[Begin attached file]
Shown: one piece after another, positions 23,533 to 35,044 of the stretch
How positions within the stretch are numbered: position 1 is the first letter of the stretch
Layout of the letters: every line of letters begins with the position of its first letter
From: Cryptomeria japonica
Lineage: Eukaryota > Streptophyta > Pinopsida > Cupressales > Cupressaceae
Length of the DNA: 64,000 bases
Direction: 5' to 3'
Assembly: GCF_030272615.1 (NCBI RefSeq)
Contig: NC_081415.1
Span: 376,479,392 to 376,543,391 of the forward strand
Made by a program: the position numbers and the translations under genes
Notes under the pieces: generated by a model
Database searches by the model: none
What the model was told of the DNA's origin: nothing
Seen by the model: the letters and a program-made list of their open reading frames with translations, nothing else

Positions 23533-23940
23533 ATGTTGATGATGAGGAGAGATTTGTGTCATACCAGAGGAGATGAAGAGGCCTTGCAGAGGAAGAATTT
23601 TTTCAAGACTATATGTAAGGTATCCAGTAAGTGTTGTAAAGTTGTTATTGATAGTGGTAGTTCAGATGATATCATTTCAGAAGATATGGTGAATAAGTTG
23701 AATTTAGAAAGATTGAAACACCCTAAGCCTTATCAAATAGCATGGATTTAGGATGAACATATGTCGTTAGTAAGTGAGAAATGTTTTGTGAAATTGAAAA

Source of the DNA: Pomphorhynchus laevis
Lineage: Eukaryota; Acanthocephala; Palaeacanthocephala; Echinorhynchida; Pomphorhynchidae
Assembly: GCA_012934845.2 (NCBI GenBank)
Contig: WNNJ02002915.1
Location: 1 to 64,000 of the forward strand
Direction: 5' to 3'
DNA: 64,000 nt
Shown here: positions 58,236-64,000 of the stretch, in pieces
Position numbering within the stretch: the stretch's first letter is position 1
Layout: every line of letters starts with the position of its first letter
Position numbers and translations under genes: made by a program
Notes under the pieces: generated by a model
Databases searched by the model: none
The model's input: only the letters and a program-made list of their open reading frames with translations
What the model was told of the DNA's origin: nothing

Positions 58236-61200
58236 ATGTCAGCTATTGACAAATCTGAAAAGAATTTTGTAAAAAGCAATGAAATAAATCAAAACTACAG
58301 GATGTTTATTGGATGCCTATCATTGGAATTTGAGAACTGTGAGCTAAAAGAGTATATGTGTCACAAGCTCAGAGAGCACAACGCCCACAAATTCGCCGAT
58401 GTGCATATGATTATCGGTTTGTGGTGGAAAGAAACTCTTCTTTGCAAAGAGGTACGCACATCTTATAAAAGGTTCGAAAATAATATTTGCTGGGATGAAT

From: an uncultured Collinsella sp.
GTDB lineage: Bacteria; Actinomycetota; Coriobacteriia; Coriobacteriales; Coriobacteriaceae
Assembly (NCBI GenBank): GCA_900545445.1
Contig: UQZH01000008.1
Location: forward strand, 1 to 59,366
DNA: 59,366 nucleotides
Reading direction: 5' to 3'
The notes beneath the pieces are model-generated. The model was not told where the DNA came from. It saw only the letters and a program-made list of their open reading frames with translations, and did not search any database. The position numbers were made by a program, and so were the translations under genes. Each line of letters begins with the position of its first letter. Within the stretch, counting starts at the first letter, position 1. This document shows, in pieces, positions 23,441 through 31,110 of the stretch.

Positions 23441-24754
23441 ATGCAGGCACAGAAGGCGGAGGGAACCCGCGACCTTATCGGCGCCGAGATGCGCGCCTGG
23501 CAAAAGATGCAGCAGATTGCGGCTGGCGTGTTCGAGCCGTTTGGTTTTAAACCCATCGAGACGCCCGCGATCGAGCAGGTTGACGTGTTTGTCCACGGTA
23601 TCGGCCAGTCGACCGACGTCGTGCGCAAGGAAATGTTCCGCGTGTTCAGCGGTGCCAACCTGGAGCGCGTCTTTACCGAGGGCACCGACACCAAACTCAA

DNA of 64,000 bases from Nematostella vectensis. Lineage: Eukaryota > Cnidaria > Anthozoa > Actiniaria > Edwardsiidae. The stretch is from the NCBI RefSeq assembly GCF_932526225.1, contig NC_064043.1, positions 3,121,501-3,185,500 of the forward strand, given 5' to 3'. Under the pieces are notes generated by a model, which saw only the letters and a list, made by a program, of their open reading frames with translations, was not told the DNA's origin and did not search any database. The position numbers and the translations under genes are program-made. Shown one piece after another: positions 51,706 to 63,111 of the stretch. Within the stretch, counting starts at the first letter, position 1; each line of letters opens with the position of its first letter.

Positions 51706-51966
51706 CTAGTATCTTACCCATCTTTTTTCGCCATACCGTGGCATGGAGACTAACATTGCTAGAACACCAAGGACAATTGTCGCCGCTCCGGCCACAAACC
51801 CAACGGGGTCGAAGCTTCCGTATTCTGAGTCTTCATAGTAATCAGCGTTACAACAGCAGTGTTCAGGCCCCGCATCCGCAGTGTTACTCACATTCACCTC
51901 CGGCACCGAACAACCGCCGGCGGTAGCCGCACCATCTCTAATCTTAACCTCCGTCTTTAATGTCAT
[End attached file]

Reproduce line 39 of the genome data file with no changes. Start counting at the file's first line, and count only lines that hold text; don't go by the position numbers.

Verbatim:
From: an uncultured Collinsella sp.